Brussels, in any case, urges to accelerate an agreement, so that the Switzerland-EU relationship will be a prominent issue in the next legislature. But for now the ball is in the court of the federal government and voters “have the intuition that it does not matter much who they vote for in relation to this issue,” adds the Bern political scientist. This is also because the election of the new Parliament (200 seats in the lower house and 46 in the upper house) does not imply in the Swiss system a change of Executive, a collegiate body of seven representatives that is renewed or confirmed in December and that It follows a distribution rule between the main parties established in 1959. For now, it was only readjusted in 2003 to give more weight to the ultranationalists given their growth at the polls.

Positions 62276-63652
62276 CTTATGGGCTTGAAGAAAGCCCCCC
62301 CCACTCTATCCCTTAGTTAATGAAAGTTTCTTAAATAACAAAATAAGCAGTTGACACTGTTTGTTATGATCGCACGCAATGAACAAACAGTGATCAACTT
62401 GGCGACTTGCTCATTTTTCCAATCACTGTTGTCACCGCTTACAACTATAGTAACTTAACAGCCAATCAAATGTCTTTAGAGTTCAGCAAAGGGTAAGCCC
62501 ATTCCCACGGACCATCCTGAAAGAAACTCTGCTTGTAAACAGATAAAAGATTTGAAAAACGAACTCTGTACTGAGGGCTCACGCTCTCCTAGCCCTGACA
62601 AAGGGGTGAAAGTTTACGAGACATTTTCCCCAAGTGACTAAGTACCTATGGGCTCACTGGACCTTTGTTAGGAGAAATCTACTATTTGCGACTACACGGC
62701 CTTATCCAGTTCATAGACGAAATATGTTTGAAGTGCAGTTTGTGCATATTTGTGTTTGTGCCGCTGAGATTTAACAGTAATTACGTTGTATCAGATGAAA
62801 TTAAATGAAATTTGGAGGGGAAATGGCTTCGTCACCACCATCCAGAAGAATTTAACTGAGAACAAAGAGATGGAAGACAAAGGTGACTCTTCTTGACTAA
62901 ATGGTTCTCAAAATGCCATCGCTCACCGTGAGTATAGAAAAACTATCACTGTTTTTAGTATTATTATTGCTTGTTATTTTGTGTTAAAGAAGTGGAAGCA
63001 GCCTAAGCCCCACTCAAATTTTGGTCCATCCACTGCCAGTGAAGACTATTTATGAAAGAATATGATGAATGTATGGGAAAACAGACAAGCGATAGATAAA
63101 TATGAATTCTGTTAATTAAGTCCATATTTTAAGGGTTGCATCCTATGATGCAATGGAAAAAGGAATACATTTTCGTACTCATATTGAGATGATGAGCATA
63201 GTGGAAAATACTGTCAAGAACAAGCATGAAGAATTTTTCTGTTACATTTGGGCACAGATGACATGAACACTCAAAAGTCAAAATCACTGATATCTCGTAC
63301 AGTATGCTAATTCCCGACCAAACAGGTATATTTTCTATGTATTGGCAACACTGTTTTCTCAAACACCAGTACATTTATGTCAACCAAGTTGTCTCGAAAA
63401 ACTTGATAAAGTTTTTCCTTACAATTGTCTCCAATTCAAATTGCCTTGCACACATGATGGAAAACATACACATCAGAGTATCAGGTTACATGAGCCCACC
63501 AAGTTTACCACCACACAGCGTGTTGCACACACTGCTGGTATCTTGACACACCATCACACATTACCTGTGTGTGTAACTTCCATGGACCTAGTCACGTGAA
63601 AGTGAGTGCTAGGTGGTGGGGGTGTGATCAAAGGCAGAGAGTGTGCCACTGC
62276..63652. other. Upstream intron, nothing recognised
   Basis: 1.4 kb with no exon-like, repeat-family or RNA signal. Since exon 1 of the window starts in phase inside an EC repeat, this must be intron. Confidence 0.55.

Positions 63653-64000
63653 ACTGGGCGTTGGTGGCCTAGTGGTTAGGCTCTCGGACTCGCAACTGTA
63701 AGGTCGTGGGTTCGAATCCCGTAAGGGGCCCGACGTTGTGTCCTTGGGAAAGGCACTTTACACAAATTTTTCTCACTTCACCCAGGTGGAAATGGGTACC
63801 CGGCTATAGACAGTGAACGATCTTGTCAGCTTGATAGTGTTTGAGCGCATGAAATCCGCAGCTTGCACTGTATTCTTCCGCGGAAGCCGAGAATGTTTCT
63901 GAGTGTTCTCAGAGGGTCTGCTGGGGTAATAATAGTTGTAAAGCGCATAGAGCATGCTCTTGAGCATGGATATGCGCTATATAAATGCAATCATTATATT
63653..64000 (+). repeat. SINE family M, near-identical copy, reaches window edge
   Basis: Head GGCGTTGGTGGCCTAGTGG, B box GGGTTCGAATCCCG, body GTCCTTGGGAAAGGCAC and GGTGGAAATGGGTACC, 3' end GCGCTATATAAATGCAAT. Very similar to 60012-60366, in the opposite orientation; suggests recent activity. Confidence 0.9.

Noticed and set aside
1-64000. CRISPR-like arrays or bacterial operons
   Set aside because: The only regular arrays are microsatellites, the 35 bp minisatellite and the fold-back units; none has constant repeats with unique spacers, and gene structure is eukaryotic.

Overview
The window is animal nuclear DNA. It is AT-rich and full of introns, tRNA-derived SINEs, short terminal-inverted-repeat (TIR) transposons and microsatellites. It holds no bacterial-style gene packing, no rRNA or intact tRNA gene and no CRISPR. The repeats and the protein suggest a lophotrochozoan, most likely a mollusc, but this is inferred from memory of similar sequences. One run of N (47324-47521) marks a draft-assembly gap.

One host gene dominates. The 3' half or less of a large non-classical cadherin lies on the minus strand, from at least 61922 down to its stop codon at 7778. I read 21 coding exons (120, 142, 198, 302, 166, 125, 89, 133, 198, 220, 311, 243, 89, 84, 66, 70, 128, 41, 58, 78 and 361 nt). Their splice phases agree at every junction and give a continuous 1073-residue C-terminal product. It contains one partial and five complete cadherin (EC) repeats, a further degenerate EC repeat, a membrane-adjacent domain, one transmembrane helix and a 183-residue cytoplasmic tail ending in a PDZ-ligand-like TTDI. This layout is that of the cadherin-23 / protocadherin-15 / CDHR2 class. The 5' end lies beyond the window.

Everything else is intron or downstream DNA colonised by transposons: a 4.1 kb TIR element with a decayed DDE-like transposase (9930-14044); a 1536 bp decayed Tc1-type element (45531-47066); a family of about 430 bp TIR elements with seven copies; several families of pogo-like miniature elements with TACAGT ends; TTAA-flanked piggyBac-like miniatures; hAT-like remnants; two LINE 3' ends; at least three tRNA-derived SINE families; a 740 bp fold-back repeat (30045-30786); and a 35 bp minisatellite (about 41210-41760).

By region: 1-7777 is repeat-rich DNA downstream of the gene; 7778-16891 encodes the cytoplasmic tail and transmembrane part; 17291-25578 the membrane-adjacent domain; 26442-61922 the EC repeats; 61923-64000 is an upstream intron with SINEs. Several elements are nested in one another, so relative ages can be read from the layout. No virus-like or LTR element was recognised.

After intense debates about the war in Ukraine and the search by several parties for a solution to the Swiss ban on re-exporting to Kiev weapons sold to third countries - an issue that remains on the table - due to the clash with Swiss neutrality, the The conflict has also remained in the background in the electoral campaign. “Neutrality is another issue that we don't want to talk about now and that will be, along with the relationship with the EU, important in the next legislature. The war in Ukraine has shown two things: that neutrality and a ban on re-exporting weapons is a problematic issue when one wants to be perceived as a reliable partner in the European security system, and also that there is a question about whether the army could defend the country. ”, highlights Daniel Kübler.